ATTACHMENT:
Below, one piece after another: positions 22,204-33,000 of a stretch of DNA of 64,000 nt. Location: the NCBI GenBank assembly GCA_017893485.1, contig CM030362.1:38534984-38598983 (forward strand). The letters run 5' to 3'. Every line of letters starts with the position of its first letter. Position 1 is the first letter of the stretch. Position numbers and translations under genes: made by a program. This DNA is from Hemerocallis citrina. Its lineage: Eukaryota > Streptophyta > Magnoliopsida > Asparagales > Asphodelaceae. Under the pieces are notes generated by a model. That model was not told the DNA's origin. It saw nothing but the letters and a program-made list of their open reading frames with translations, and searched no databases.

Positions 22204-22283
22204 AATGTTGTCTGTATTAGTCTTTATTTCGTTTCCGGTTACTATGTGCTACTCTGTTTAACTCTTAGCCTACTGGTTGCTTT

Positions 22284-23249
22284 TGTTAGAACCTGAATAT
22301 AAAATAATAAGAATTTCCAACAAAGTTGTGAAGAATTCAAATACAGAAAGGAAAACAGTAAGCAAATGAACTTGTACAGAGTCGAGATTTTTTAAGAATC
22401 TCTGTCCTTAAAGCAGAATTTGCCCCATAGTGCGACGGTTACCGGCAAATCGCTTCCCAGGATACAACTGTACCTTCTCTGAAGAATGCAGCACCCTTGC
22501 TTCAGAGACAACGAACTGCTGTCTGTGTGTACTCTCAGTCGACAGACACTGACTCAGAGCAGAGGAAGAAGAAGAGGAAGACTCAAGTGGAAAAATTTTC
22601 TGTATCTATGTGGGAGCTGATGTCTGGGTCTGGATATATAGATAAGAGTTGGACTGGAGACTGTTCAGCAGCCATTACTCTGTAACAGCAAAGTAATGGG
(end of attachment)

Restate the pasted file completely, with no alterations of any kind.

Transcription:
Below, one piece after another: positions 22,204-33,000 of a stretch of DNA of 64,000 nt. Location: the NCBI GenBank assembly GCA_017893485.1, contig CM030362.1:38534984-38598983 (forward strand). The letters run 5' to 3'. Every line of letters starts with the position of its first letter. Position 1 is the first letter of the stretch. Position numbers and translations under genes: made by a program. This DNA is from Hemerocallis citrina. Its lineage: Eukaryota > Streptophyta > Magnoliopsida > Asparagales > Asphodelaceae. Under the pieces are notes generated by a model. That model was not told the DNA's origin. It saw nothing but the letters and a program-made list of their open reading frames with translations, and searched no databases.

Positions 22204-22283
22204 AATGTTGTCTGTATTAGTCTTTATTTCGTTTCCGGTTACTATGTGCTACTCTGTTTAACTCTTAGCCTACTGGTTGCTTT

Positions 22284-23249
22284 TGTTAGAACCTGAATAT
22301 AAAATAATAAGAATTTCCAACAAAGTTGTGAAGAATTCAAATACAGAAAGGAAAACAGTAAGCAAATGAACTTGTACAGAGTCGAGATTTTTTAAGAATC
22401 TCTGTCCTTAAAGCAGAATTTGCCCCATAGTGCGACGGTTACCGGCAAATCGCTTCCCAGGATACAACTGTACCTTCTCTGAAGAATGCAGCACCCTTGC
22501 TTCAGAGACAACGAACTGCTGTCTGTGTGTACTCTCAGTCGACAGACACTGACTCAGAGCAGAGGAAGAAGAAGAGGAAGACTCAAGTGGAAAAATTTTC
22601 TGTATCTATGTGGGAGCTGATGTCTGGGTCTGGATATATAGATAAGAGTTGGACTGGAGACTGTTCAGCAGCCATTACTCTGTAACAGCAAAGTAATGGG